Oct. 16--The musicians who performed Tuesday night may come from different backgrounds and styles, but they all had at least one thing in common: They're all new members of the Oklahoma Music Hall of Fame.
The evening was a showcase of some of Oklahoma's most influential musicians and even the building in which the performance took place.
Seven Oklahomans and the Oral Roberts University Mabee Center in Tulsa were formally inducted into the Oklahoma Music Hall of Fame earlier this week. On Tuesday, four of them took the stage to display their talent and honor their home.
"How great it is to be home," said inductee Mason Williams before his performance. "To see old friends and make some new ones."
Williams gained fame as a folk and country singer and songwriter, as well as for his work as a comedy writer on "The Smothers Brothers" show and "Saturday Night Live."
Other performers include opera mezzo soprano Barbara McAlister, singer and composer Jimmy Webb, and Norma Jean, who appeared on "The Porter Wagoner Show" in the 1960s.
Other inductees in the 2013 class of the Hall of Fame who could not perform Tuesday include Journey guitarist and founder Neal Schon, who was inducted in August, gospel singer Sandi Patty and Western swing steel guitarist Bob Dunn, who died in 1971 and is being honored posthumously.
The show Tuesday also featured a performance by The Swon Brothers, recipients of this year's Rising Star award and finalists on the last season of the talent-search show "The Voice."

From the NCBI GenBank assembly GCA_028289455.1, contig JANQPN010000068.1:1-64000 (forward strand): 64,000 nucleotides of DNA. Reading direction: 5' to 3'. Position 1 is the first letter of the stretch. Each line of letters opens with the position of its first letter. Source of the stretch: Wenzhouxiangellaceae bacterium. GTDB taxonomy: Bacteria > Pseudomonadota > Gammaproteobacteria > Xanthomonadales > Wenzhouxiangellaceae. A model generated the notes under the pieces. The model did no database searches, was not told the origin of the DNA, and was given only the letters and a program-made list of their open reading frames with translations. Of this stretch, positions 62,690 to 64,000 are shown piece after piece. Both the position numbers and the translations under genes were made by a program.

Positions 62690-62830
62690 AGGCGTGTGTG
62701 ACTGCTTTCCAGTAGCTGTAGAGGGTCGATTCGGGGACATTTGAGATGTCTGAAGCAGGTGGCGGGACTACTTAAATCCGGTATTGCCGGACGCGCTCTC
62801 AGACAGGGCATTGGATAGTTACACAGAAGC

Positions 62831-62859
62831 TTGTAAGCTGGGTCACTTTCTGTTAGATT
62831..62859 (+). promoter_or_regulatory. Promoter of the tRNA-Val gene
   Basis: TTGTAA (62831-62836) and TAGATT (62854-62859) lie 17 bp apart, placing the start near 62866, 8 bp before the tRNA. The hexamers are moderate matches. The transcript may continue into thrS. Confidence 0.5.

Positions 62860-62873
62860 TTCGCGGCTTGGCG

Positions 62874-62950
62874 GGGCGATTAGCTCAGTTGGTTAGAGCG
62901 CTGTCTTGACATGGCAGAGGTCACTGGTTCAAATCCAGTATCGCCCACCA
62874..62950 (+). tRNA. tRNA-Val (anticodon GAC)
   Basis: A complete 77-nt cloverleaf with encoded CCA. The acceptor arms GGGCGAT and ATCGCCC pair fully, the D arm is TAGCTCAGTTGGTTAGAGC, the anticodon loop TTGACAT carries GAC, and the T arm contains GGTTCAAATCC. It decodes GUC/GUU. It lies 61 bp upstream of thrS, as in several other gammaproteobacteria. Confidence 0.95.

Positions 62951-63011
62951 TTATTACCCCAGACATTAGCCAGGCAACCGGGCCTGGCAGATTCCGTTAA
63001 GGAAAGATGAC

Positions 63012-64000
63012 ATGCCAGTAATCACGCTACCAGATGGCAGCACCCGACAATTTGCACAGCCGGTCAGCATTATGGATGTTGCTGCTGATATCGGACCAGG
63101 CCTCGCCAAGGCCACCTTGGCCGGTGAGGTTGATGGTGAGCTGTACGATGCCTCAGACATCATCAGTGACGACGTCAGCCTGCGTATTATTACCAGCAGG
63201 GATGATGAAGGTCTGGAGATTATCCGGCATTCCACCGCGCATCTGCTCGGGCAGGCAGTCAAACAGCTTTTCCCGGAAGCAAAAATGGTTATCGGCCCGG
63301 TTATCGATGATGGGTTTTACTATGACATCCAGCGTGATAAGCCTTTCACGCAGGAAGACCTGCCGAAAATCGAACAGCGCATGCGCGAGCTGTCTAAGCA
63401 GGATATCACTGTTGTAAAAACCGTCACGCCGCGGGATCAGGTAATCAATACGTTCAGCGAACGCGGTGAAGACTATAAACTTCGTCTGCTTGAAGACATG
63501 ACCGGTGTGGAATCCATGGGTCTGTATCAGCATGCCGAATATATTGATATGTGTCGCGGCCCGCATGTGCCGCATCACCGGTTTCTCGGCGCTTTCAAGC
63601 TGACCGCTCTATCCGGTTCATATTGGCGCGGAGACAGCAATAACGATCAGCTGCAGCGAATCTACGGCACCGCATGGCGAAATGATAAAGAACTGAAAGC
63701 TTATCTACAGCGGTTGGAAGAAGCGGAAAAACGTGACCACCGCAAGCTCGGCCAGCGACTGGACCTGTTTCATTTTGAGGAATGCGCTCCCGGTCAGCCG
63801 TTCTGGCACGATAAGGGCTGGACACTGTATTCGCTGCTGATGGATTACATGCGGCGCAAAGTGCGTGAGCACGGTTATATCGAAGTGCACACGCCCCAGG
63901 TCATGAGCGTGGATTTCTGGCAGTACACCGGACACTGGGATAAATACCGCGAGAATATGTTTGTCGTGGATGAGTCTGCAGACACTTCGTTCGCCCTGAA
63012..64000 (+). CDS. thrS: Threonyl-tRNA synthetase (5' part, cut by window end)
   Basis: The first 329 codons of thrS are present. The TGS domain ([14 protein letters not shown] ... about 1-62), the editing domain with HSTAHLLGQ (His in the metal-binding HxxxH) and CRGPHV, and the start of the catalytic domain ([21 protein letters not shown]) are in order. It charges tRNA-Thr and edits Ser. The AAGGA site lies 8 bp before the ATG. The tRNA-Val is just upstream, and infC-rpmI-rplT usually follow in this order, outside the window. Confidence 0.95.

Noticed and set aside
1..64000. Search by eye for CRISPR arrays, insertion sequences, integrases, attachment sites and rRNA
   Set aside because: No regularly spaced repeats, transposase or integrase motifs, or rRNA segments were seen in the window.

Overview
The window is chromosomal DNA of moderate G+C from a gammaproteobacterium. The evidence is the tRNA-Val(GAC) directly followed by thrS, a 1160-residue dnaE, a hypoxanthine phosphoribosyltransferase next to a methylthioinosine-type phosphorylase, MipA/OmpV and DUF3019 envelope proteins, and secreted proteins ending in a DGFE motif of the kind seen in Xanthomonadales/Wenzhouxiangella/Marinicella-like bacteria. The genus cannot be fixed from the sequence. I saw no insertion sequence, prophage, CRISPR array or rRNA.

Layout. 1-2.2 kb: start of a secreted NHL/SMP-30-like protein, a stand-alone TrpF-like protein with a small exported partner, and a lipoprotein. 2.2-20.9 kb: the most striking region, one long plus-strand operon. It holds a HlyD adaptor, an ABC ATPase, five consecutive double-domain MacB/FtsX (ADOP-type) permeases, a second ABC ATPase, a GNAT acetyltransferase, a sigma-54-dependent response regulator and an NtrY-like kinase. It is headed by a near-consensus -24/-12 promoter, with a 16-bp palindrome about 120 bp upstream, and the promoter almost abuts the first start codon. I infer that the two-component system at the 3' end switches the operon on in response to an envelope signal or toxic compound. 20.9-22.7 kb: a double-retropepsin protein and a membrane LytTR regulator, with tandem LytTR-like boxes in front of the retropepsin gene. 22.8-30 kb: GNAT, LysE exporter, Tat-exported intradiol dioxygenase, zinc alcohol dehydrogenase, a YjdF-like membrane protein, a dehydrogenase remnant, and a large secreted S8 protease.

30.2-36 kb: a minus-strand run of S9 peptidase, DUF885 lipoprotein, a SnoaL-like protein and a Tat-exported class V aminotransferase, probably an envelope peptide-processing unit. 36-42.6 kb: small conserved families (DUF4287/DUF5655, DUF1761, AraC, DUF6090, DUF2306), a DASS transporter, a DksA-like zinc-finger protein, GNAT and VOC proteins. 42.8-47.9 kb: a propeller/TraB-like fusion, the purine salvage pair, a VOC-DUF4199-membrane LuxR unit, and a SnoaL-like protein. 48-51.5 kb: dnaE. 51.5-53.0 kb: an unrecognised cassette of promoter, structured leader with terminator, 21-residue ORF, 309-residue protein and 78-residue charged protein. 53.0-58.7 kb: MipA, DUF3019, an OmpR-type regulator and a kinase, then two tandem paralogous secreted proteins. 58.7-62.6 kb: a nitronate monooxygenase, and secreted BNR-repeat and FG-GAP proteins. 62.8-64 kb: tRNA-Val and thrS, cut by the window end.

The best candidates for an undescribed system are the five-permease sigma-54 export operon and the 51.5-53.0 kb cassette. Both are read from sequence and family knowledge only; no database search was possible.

First to take the stage was McAlister, who grew up in Muskogee and is a member of the Cherokee Nation.
McAlister has toured the world, performing in many operas throughout Europe. But she has always remembered and honored her Cherokee roots.
Her first song featured the Cherokee National Youth Choir singing "Tsa-La-Gi We Are Many," written by fellow Cherokee Becky Hobbs.
Other well-known arias displayed her powerful and commanding voice, and she closed her four-song set with "The Battle Hymn of the Republic," earning standing ovations after each piece.
Williams followed with a set of classic country western and folk songs, such as "Oh Shenandoah" and "Sunflower."
"I thought I would pick songs with an Oklahoma connection," said Williams, who grew up in Oklahoma City.
Norma Jean Beasler sang next. Referred to affectionately as Pretty Miss Norma Jean, as she often was on "The Porter Wagoner Show," she said she was thrilled to have made it to this stage.
"Being on this stage is a long ways from the country girl from Wellston," she said.
Beasler got her start on Oklahoma City radio at age 12 and eventually made it to the network TV show, where she scored several Billboard hits and became a member of the Grand Ole Opry.
"You all sent me off to see the world, and I've never forgotten you for it," she said.
Among the songs she sang were "Let's Go All The Way," her first hit, and "I Wouldn't Buy A Used Car From Him."
The last of the inductees to perform was Webb, who wrote and composed hit songs for several artists, including "Up, Up and Away," "Wichita Lineman" and "By the Time I Get to Phoenix," and himself earned two Grammy Awards.
"I never wanted to be anything but a songwriter," Webb said.
Each of the performers received warm receptions from the audience, and each said he or she was appreciative of the honor of being among the 75 other Oklahomans in the Hall of Fame.
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